Zimbabwe's MDC drops Robert Mugabe election challenge
Zimbabwe's MDC party has dropped its legal challenge to President Robert Mugabe's re-election, saying it could not get a fair hearing.
It had filed a separate case seeking access to full details of the results from the electoral commission.
But the High Court has delayed judgement in the case.
The MDC says that without information such as the number of people not on the voters' roll who voted, it cannot prove that the elections were fraudulent.
The arguments in the MDC's legal challenge were due to begin on Saturday.
But MDC spokesman Douglas Mwonzora said that, without the extra information, the challenge "was going to be a mockery of justice", reports the AFP news agency.
Opposition's main complaints
- Bribery - Village leaders were reportedly given food and kitchenware to persuade people to vote for Zanu-PF
- Manipulation of voter roll - Voters said to have had most trouble registering in urban areas, where the MDC is strongest. More than a million names allegedly duplicates or dead people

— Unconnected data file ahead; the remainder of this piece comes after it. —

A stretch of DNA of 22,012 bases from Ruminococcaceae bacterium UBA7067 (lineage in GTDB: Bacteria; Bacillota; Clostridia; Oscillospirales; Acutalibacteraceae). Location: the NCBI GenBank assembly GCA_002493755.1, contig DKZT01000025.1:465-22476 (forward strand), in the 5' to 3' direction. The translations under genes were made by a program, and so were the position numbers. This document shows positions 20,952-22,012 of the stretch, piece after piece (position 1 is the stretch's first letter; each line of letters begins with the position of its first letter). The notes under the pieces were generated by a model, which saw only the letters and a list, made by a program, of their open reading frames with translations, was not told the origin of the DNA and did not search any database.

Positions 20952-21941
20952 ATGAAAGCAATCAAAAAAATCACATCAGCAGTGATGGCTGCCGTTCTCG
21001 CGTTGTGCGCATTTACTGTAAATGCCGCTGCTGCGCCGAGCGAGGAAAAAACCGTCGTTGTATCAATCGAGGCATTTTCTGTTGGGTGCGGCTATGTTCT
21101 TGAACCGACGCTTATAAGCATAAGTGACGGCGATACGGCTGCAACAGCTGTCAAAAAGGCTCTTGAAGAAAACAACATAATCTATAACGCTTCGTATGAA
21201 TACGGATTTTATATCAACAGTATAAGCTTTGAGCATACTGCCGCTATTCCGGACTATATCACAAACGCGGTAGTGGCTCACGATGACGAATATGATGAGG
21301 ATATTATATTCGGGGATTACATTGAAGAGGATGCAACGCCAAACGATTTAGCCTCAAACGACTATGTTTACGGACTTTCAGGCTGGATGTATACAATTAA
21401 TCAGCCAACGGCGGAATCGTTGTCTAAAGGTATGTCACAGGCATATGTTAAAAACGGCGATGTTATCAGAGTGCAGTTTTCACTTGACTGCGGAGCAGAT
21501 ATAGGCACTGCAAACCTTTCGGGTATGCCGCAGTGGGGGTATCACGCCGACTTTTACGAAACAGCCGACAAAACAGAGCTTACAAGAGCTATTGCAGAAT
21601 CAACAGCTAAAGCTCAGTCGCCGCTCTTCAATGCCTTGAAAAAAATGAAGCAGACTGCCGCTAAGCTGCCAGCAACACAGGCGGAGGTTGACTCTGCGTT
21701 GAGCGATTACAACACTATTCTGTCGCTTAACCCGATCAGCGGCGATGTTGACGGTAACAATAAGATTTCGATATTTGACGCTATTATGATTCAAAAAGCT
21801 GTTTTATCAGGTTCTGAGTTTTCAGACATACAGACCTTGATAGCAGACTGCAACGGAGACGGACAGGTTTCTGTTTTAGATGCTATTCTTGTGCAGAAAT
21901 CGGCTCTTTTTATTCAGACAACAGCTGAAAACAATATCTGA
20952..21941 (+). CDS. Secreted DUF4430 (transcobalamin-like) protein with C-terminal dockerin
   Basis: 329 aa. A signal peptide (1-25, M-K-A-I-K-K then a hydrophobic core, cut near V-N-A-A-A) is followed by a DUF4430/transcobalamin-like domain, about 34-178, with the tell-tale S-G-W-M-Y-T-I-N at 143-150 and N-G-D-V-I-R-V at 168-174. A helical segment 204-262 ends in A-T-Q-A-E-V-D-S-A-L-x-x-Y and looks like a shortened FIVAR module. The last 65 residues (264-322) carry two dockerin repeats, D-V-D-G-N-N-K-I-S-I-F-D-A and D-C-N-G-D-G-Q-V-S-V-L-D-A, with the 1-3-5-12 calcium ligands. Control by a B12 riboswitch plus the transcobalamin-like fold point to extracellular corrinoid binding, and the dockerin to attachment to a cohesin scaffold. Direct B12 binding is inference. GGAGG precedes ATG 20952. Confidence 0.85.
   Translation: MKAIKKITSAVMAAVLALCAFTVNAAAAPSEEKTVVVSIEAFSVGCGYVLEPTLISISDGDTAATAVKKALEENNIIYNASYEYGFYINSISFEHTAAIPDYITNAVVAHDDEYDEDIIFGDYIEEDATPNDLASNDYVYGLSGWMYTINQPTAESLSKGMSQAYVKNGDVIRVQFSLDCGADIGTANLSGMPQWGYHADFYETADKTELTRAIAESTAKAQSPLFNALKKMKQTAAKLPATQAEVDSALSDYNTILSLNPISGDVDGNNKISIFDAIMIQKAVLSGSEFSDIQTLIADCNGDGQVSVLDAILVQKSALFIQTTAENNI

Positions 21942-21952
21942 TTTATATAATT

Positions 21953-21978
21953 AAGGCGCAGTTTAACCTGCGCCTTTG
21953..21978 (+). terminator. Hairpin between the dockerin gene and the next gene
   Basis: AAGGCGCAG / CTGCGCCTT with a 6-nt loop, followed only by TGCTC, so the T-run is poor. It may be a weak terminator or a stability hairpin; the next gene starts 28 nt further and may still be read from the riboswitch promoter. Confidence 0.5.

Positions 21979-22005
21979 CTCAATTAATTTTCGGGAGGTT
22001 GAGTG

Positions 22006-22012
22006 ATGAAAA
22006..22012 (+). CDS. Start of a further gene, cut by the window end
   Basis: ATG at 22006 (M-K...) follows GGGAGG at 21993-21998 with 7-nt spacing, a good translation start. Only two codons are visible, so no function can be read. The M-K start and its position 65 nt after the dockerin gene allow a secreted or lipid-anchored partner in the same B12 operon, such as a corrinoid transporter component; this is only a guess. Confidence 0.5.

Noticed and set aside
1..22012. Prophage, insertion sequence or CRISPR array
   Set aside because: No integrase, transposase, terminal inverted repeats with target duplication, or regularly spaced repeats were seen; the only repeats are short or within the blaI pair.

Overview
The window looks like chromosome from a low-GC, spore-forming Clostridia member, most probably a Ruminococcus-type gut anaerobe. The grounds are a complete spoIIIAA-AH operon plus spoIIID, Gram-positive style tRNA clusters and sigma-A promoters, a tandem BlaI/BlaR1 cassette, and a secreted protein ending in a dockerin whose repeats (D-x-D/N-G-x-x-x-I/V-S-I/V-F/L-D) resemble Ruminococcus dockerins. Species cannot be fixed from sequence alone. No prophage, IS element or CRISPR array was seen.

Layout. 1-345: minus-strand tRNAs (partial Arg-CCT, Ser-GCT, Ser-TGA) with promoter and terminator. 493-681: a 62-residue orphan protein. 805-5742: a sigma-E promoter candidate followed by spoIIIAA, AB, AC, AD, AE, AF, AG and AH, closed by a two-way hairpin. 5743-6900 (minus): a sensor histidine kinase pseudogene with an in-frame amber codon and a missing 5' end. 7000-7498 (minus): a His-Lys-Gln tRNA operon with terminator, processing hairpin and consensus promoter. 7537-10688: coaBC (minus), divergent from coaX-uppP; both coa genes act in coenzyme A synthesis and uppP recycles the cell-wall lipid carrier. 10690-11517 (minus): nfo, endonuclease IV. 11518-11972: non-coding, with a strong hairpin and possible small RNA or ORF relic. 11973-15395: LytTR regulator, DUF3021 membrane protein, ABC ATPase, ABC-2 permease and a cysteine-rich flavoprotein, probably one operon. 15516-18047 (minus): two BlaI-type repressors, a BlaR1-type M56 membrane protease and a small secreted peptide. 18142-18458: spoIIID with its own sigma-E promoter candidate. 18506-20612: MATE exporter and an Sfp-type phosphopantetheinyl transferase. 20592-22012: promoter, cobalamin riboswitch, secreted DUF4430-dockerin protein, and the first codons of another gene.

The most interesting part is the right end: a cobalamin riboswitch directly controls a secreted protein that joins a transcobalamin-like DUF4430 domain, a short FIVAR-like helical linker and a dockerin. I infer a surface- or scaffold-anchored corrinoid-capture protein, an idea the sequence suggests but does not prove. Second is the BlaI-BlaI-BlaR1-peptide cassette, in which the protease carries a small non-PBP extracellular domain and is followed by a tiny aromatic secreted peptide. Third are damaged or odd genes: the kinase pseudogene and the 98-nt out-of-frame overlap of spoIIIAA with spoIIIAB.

- Voters turned away - The MDC says 900,000 people were turned away from polling stations, mainly in the capital
- Intimidation - There were reports of traditional leaders threatening villagers if they voted for MDC
- Abuse of assisted voting - The MDC claims literate people were told to say they were illiterate so that they could be "assisted by Zanu-PF people"
The withdrawal of its challenge paves the way for Mr Mugabe, 89, to be inaugurated for another five-year term.
He has governed Zimbabwe since independence in 1980.
Mr Mugabe won with 61% of the presidential vote against 34% for MDC leader Morgan Tsvangirai, who called the 31 July election a "huge farce".
The MDC has said that more than a million voters were prevented from casting their ballots - mainly in urban areas considered to be its strongholds.
The Zimbabwe Election Support Network, which had 7,000 observers around the country, has backed up these allegations.
But the African Union has said that any irregularities were not enough to overturn the margin of victory.
Allies of President Mugabe have dismissed the allegations and accused Mr Tsvangirai of being a bad loser.
Regional heavyweight, South Africa's President Jacob Zuma has urged the MDC leader to accept defeat.